With the first wail of the newly born infant a last convulsive shudder passed through the frame of the unconscious mother. Then three or four short gasps for breath, and the spirit passed away. She was dead. Professor Biggleswade threw a corner of the sheet over her face, for he could not bear to see it.
They washed and dried the child as any crone of a midwife would have done, and dipped a small sponge which had always remained unused in a cut-glass bottle in Doyne’s dressing-bag in the hot milk and water of Biggleswade’s thermos bottle, and put it to his lips; and then they wrapped him up warm in some of their own woollen undergarments, and took him into the kitchen and placed him on a bed made of their fur coats in front of the fire. As the last piece of fuel was exhausted they took one of the wooden chairs and broke it up and cast it into the blaze. And then they raised the dead man from the strip of carpet and carried him into the bedroom and laid him reverently by the side of his dead wife, after which they left the dead in darkness and returned to the living. And the three grave men stood over the wisp of flesh that had been born a male into the world. Then, their task being accomplished, reaction came, and even Doyne, who had seen death in many lands, turned faint. But the others, losing control of their nerves, shook like men stricken with palsy.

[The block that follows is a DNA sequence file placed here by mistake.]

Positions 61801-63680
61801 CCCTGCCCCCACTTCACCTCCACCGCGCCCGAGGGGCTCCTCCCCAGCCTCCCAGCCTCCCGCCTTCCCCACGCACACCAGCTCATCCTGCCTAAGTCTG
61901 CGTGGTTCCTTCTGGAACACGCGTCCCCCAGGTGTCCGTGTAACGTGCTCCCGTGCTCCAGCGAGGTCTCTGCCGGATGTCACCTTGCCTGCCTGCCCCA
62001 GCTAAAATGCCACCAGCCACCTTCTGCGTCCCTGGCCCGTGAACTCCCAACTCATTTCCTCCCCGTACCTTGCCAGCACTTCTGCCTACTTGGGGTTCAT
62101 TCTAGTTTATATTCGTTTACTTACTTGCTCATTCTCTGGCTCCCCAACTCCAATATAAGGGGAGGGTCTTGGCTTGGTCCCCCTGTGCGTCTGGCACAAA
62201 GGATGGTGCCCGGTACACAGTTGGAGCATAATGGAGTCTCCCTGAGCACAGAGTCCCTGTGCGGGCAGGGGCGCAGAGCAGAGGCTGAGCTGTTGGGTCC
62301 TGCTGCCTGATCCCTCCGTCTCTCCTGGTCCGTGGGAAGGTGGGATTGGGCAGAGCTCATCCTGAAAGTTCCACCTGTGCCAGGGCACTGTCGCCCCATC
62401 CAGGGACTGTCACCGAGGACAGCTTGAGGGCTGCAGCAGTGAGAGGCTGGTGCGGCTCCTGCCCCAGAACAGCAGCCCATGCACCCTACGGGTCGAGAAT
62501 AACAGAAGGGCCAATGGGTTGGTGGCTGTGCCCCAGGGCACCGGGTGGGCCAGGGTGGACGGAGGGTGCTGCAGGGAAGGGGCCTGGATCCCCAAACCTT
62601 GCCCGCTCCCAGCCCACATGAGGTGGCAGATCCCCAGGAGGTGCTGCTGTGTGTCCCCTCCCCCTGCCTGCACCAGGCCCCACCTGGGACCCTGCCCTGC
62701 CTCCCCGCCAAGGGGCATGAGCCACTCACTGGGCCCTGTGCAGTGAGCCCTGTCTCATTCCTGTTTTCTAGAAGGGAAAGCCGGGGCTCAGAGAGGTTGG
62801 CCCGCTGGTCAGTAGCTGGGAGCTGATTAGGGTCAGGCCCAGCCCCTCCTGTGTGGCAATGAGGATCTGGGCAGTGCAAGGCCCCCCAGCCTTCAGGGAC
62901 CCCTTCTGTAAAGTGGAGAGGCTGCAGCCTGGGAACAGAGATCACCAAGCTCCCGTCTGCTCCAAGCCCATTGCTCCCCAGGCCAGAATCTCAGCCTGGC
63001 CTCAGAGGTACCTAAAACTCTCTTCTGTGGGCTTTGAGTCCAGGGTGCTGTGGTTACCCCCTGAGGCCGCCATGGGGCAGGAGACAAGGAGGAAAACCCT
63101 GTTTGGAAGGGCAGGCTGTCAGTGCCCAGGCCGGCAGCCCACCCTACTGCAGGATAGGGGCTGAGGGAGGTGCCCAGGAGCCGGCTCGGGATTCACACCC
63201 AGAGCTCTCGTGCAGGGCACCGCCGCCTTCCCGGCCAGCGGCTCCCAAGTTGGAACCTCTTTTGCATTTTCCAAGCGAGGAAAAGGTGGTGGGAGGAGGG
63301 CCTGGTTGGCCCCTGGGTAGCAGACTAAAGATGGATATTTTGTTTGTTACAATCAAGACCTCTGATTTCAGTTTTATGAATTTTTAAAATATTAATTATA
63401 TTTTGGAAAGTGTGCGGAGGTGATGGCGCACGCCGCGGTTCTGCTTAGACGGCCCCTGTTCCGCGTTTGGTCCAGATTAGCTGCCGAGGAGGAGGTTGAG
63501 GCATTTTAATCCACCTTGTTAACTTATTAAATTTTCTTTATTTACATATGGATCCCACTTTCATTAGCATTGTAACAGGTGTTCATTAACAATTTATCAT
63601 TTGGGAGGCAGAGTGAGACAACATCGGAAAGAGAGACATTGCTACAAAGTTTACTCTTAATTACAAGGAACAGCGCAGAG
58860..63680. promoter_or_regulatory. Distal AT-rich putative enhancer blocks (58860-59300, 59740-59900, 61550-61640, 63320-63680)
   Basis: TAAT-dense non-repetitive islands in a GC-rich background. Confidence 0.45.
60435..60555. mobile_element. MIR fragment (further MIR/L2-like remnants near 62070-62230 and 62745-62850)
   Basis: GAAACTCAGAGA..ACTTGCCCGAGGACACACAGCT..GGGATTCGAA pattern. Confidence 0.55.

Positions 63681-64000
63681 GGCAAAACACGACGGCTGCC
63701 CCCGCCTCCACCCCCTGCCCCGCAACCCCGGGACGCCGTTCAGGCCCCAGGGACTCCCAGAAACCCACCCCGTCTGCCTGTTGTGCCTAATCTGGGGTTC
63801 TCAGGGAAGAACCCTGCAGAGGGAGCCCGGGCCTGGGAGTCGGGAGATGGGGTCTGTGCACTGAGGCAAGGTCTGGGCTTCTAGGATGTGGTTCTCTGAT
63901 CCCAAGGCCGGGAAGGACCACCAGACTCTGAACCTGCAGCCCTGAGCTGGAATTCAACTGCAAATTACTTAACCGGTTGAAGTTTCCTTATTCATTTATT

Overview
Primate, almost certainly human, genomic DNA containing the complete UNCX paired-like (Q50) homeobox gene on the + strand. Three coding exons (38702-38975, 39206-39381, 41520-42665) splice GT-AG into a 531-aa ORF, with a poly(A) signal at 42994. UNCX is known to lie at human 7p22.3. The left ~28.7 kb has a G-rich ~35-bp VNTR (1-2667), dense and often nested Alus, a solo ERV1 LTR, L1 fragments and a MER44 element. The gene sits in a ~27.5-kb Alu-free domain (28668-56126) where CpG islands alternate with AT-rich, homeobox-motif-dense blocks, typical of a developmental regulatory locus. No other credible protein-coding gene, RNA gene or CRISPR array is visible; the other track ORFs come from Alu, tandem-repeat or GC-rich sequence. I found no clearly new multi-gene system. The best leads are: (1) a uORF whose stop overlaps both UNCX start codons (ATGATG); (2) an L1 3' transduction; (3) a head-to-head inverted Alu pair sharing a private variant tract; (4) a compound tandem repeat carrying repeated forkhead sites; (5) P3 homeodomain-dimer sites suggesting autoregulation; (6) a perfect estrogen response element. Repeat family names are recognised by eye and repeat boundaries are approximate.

Suddenly McCurdie cried in a high pitched voice, “My God! Don’t you feel it?” and clutched Doyne by the arm. An expression of terror appeared on his iron features.
“There! It’s here with us.”
Little Professor Biggleswade sat on a corner of the table and wiped his forehead.
“I heard it. I felt it. It was like the beating of wings.”
“It’s the fourth time,” said McCurdie. “The first time was just before I accepted the Deverills’ invitation. The second in the railway carriage this afternoon. The third on the way here. This is the fourth.”
Biggleswade plucked nervously at the fringe of whisker under his jaws and said faintly, “It’s the fourth time up to now. I thought it was fancy.”
“I have felt it, too,” said Doyne. “It is the Angel of Death.” And he pointed to the room where the dead man and woman lay.
“For God’s sake let us get away from this,” cried Biggleswade.
“And leave the child to die, like the others?” said Doyne.
“We must see it through,” said McCurdie.
A silence fell upon them as they sat round in the blaze with the new-born babe wrapped in its odd swaddling clothes asleep on the pile of fur coats, and it lasted until Sir Angus McCurdie looked at his watch.
“Good Lord,” said he, “it’s twelve o’clock.”
“Christmas morning,” said Biggleswade.
“A strange Christmas,” mused Doyne.